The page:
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Faith Ringgold

American Multi-media Artist, Social Activist, Author, and Art Professor

Faith Ringgold Photo
Movements and Styles: Postmodernism, Activist Art

Born: October 8, 1930 - Harlem, New York City, USA

"My process is designed to give us 'colored folk' and women a taste of the American dream straight up. Since the facts don't do that too often, I decided to make it up."

Summary of Faith Ringgold

Faith Ringgold took the traditional craft of quilt making (which has its roots in the slave culture of the south - pre-civil war era) and re-interpreted its function to tell stories of her life and those of others in the black community. One of her most famous story quilts is Tar Beach, which depicts a family gathered on their rooftop on a hot summer night.

As a social activist, she has used art to start and grow such organizations as Where We At that support African American women artists. Her foundation Anyone Can Fly, is devoted to expanding the art canon to include artists of the African diaspora and to introduce the African American masters to children and adult audiences.

Key Ideas

Ringgold's early art and activism are inextricably intertwined. Her art confronted prejudice directly and made political statements, often using the shock value of racial slurs within her works to highlight the ethnic tension, political unrest, and the race riots of the 1960s. Her works provide crucial insight into perceptions of white culture by African Americans and vice versa.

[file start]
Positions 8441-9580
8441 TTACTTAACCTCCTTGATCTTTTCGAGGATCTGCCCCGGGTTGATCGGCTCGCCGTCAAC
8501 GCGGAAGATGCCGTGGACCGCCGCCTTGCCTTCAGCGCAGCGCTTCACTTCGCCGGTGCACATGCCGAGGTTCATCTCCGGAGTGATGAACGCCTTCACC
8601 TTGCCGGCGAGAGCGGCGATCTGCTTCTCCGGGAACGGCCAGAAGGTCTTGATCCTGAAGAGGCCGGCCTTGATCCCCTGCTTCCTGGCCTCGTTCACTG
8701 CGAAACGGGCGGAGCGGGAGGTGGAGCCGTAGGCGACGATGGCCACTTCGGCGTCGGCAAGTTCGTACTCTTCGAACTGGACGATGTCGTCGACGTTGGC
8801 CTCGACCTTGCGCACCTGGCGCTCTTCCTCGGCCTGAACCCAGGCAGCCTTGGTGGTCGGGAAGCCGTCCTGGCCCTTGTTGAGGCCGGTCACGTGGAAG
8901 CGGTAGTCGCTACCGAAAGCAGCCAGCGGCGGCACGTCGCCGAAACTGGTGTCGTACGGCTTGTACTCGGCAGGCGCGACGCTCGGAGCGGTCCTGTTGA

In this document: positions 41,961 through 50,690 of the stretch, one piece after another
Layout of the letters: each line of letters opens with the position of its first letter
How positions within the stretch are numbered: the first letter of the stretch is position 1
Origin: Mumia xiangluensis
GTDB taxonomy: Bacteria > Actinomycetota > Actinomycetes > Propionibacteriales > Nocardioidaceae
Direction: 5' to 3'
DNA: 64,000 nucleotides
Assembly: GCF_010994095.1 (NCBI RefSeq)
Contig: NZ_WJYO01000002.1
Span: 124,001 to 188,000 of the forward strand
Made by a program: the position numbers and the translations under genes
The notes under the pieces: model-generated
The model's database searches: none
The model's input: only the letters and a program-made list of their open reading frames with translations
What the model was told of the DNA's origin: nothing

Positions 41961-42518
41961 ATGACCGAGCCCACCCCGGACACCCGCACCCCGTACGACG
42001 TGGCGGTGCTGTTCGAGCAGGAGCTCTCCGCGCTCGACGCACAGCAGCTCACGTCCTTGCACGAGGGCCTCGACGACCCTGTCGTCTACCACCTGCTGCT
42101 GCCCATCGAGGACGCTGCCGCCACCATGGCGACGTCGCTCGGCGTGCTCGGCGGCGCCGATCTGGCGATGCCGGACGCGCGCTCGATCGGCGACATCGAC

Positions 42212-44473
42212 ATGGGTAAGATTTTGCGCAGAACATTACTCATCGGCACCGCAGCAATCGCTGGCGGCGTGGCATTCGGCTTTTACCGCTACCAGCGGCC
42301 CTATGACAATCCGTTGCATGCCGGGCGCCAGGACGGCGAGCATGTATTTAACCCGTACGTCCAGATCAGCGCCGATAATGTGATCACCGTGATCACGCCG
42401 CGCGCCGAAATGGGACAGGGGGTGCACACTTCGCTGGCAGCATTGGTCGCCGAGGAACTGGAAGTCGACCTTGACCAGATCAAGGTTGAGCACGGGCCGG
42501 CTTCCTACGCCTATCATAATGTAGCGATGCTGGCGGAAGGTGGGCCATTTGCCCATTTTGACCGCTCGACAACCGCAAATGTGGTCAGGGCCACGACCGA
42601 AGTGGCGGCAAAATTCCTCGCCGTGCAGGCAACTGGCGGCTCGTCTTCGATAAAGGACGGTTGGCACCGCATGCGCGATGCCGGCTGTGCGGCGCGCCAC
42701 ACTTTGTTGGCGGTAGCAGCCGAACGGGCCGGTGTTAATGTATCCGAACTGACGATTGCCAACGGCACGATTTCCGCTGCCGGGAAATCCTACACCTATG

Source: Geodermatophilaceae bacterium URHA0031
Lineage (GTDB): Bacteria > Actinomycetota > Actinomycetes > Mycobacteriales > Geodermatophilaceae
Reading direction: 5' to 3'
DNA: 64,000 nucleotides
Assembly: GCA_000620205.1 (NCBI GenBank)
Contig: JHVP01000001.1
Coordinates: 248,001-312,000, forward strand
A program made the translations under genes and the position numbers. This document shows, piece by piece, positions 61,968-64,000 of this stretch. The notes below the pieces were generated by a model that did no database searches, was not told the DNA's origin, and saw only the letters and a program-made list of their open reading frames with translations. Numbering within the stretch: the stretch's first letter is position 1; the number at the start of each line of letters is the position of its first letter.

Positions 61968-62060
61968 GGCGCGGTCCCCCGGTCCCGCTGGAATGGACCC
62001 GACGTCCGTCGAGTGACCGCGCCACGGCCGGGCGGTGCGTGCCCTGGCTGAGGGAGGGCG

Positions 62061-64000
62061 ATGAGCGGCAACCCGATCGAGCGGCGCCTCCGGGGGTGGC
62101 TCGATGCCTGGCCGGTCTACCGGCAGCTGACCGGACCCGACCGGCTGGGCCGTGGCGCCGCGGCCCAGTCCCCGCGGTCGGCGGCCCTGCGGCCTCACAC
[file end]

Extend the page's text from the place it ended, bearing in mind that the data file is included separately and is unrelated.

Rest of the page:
She combines her African heritage and artistic traditions with her artistic training to create paintings, multi-media soft sculptures, and "story quilts" that elevate the sewn arts to the status of fine art.
In her story quilt Tar Beach the term 'Tar Beach' refers to the urban rooftop itself, commonly used as a place on which to escape the oppressive heat of an inner city without air conditioning. The adults visit with each other while the children play and sleep on their blankets. The daughter dreams of flying freely over all barriers, which is represented by the George Washington bridge in the background. Ringgold consciously chooses to lend a folk-art quality to techniques in her story quilts as a means of emphasizing their narrative importance over compositional style.
Her later works deal with prejudice in a different way. No longer using confrontational imagery to attack prejudice, she subverts it, instead by providing young African Americans with positive role models, re-imaging hurtful racial stereotypes as strong, successful, and heroic women.
Faith Ringgold Photo

Faith Ringgold was born Faith Willi Jones and grew up in New York City. The artist has said of her own upbringing, "I grew up in Harlem during the Great Depression. This did not mean I was poor and oppressed. We were protected from oppression and surrounded by a loving family."

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